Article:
Directed by: Daniel Espinosa Starring: Tom Hardy, Noomi Rapace, Gary Oldman, Joel Kinnaman Rated: R for violence, some disturbing images, language and a scene of sexuality “Child 44” is based on a novel by a British writer (Tom Rob Smith) and was adapted by an American (Richard Price) and directed by a Swede (Daniel Espinosa). It has that fatalism, that “well of course things are awful, that’s just life” despair that runs through so many Russian works of literature, art, and film. It makes it likely to be a challenging film for American audiences. This is the story of a government agent trying to stop a man who tortures and murders children – and all the challenges that agent faces because his government forbids him to say the deaths are murders. This is Stalin’s Russia, a communist utopia – and there are no murders in paradise, as one of the characters comments. Leo Demidov (Tom
Directed by: Jean-Marc Vallée Starring: Reese Witherspoon, Laura Dern, Thomas Sadoski, Keen McRae Rated: R for sexual content, nudity, drug use, and language Cheryl Strayed is known on two axes: her popular advice column / essay column under the nom de plume “Sugar,” and her fiction writing under her own name. When her memoir “Wild” came out, she announced her identity to Sugar fans and put the column on hold to deal with the book. It’s understandable – “Wild” was a run-away success, with people like Oprah raving about it. Strayed knew it was a filmable book and sent a copy to Reese Witherspoon, who loved it and set about making the film happen. It’s a beautiful and moving film, full of lush wilderness and beautifully-shot but thoroughly un-beautiful itself squalor; of loving family interactions and screaming fights. The story is told through interwoven flashbacks as we follow Strayed on her 1,100 mile hike up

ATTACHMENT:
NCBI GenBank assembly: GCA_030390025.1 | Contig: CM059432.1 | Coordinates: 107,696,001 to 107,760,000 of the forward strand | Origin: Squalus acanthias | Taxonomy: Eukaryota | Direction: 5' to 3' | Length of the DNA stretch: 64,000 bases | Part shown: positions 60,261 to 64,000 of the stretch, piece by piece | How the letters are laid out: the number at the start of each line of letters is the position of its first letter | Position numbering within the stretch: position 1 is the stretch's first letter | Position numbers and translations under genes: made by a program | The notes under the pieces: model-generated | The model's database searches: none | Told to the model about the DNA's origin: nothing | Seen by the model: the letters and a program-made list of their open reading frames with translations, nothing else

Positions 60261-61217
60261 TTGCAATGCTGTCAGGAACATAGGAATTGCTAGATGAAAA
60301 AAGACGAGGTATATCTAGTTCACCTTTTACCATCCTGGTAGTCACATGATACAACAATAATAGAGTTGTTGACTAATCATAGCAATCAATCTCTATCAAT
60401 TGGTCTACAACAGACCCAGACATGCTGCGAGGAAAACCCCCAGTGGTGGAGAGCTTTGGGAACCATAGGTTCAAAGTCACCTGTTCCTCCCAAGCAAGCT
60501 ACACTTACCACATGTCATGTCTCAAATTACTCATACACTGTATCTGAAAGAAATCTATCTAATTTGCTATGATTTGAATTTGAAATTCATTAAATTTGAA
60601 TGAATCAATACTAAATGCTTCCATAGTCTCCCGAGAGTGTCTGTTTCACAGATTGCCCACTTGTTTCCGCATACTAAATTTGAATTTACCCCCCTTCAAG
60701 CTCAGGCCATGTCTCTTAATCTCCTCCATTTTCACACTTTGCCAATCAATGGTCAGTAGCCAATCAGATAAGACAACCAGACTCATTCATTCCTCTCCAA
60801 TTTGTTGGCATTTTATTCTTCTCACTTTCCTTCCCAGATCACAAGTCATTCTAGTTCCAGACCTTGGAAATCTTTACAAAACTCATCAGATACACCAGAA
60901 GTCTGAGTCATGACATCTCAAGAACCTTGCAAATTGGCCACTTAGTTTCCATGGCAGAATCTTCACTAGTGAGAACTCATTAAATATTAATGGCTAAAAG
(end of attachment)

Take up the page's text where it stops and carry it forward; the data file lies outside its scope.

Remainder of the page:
The first warning sign “John Wick” gives us is that there was very, very little publicity about it. Your humble reviewer sees several movies a month, plus previews, and saw nary a single preview for Keanu Reeves’ latest vehicle. The second, of course, is that Reeves is in it. He’s not untalented, but he definitely has trouble picking quality movies on anything resembling a regular basis.
The two together should have been enough to warn even a person who enjoys bad movies for how bad they are to stay away. Sadly, it was not.